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Agricultural Producers to Market Through Cooperatives

Agricultural Alert
February 21, 2018

The Tax Cuts and Jobs Act, signed into law on December 22, 2017, should provide powerful new tax benefits for many agricultural businesses in 2018. Farm operations organized as C corporations, whose 2017 earnings were taxed at federal rates as high as 35 percent, will now be subject to a new 21 percent corporate rate. Passthroughs (S corporations, LLCs, partnerships, and sole proprietorships) previously taxed at federal rates of up to 39.6 percent, are now subject to a top rate of 37 percent. Some passthroughs will also be entitled to a business income deduction of up to 20 percent, reducing their effective federal rate to as low as 29.6 percent.

As the following will explain, producers organized as passthroughs, who market through cooperatives, may benefit even more from the business income deduction.

New Code section 199A generally entitles certain passthroughs to take a deduction of up to 20 percent of net business income. Ultimately, Congress intended the new passthrough business income deduction under Code section 199A to be a similar, but more broadly applicable, replacement for the Domestic Productions Activity Deduction (“DPAD”).

Under the old DPAD, passthroughs were generally entitled to a deduction equal to a percentage of net business income. More specifically, that deduction was equal to nine percent of a net figure: qualified domestic production gross receipts, less cost of goods sold and other directly related expenses.

The passthrough deduction under new Code section 199A is computed in a similar fashion. The new deduction is roughly up to 20 percent of qualified business income (“QBI”), or “the net amount of qualified items of income, gain, deduction, and loss with respect to any qualified trade or business of the taxpayer.”

A new 199A provision entitles producers to take a much larger deduction by marketing through cooperativesa deduction equal to 20 percent of gross sales. Under new Code section 199A, passthroughs are entitled to take a deduction equal to 20 percent of qualified cooperative dividend income (“QCDI”). The definition of QCDI includes per unit retains paid in money from cooperatives. Per unit retains, however, are gross payments cooperatives make to member producers. Thus, the new statute entitles producers to a much larger deduction equal to 20 percent of gross income sourced through cooperatives.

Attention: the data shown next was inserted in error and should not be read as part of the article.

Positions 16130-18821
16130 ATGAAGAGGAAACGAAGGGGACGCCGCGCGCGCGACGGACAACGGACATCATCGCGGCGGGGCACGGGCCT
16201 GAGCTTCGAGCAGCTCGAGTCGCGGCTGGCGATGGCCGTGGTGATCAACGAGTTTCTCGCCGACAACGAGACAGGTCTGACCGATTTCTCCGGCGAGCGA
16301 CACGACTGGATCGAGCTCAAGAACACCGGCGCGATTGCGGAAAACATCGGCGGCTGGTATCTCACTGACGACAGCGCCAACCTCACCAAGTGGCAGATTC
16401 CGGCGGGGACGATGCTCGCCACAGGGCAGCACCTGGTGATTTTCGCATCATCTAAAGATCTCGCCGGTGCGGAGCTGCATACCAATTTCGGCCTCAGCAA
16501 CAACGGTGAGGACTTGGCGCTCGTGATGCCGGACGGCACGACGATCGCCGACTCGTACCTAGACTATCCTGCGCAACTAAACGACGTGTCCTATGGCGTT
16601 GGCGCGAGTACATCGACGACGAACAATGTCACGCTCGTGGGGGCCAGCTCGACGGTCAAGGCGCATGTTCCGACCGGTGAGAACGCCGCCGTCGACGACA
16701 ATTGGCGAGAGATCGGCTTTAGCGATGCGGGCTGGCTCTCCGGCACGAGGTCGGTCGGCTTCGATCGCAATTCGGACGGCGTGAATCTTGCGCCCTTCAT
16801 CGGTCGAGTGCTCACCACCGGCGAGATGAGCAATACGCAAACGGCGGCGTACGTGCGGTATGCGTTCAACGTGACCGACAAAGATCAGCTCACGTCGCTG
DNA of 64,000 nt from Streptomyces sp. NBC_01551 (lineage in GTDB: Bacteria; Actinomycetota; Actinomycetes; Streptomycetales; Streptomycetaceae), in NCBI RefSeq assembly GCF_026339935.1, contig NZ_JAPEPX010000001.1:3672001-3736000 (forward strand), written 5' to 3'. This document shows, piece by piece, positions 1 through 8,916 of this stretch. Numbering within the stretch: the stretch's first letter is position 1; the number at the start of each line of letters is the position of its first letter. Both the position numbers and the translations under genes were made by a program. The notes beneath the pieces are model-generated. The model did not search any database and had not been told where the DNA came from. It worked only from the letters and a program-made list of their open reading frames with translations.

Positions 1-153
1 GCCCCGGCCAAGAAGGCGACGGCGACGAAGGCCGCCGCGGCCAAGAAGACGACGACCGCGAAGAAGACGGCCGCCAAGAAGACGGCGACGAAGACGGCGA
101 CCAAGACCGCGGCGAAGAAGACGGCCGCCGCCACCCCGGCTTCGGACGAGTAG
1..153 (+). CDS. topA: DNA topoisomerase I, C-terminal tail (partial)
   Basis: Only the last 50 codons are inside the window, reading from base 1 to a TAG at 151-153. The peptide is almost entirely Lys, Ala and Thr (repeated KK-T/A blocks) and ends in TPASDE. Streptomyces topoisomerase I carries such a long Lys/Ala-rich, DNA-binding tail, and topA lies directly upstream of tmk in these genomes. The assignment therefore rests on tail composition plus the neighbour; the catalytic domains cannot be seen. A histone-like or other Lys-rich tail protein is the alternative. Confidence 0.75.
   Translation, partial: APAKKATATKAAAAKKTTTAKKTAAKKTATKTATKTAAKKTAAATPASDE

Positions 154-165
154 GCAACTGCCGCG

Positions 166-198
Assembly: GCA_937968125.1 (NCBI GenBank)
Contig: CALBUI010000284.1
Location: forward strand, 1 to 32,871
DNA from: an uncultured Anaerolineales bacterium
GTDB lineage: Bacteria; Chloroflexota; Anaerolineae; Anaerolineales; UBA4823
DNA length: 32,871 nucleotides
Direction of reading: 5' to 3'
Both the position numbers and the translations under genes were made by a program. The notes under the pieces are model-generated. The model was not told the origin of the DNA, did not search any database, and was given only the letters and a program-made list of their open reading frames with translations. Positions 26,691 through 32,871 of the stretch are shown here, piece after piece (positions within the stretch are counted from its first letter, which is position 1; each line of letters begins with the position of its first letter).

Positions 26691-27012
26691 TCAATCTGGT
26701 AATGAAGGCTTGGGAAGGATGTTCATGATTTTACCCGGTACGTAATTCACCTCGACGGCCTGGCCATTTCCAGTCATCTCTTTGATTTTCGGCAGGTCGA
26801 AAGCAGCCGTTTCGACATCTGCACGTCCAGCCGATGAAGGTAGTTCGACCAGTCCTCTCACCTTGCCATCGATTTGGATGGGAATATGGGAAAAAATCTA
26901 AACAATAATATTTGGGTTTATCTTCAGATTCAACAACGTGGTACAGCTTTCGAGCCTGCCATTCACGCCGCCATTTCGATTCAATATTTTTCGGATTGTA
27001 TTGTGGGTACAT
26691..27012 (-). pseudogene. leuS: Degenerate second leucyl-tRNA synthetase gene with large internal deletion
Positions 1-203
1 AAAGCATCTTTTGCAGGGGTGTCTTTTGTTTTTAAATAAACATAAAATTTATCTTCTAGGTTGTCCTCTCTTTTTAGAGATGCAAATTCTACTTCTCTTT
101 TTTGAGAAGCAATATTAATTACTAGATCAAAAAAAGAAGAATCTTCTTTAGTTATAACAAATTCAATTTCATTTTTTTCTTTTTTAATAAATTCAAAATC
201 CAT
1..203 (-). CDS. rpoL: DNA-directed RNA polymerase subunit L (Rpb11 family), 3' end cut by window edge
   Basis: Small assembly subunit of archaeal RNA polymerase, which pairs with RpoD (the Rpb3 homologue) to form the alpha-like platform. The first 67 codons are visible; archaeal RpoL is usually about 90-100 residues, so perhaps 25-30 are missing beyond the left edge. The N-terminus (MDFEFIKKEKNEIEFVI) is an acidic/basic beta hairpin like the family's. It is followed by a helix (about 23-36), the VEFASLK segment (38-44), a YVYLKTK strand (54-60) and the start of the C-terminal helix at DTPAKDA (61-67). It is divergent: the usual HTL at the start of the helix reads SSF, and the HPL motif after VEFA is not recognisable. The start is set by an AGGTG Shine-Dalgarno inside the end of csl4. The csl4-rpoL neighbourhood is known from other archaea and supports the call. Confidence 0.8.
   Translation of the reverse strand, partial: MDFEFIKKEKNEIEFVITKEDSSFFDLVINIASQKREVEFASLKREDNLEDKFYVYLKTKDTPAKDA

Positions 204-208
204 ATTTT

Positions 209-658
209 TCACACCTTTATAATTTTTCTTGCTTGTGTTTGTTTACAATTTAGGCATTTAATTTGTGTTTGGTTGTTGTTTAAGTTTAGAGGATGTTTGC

To illustrate the difference: suppose a producer (single, taxed as a sole proprietorship) anticipates generating $300,000 in gross grain sales in 2018. After incurring $200,000 of farm expenses, he will earn $100,000 of net income. If the producer markets his grain through an independent elevator, then under section 199A, he should have $100,000 of QBI and be entitled to a deduction equal to 20 percent of that amount, $20,000, producing net taxable income of $80,000.

Alternatively, if that same farmer markets his grain through a cooperative, the farmer will generate $300,000 in per unit retains. Under section 199A, he should have $300,000 of QCDI and be entitled to a deduction equal to 20 percent of QCDI instead—resulting in a much larger deduction, $60,000, and producing net taxable income of only $40,000.

On January 12, the United States Department of Agriculture issued a statement referring to the difference as “unintended” and in need of a solution. On February 15, House Ways and Means Chairman Kevin Brady stated that the issue “needs to be corrected ASAP.” Also in February, however, House Agriculture Committee Ranking Member Collin Peterson stated he hoped for a change but “wouldn’t bet on it.”

Many Senators anticipate a change to come in the next omnibus budget bill intended to avoid a government shutdown past March 23. However, there currently seem to be differing views on what the change or solution should be. Unless a change occurs soon, this provision could place pressure on large corporations and independent elevators to consider becoming cooperatives before the end of 2018.

We will continue to monitor these developments and the impact it has on agribusiness, especially if the U.S. Treasury releases much anticipated guidance. Please contact one of the members of Hodgson Russ’ Tax and Agriculture Practice Groups for more information on the new TCJA or to discuss its specific effect on your business.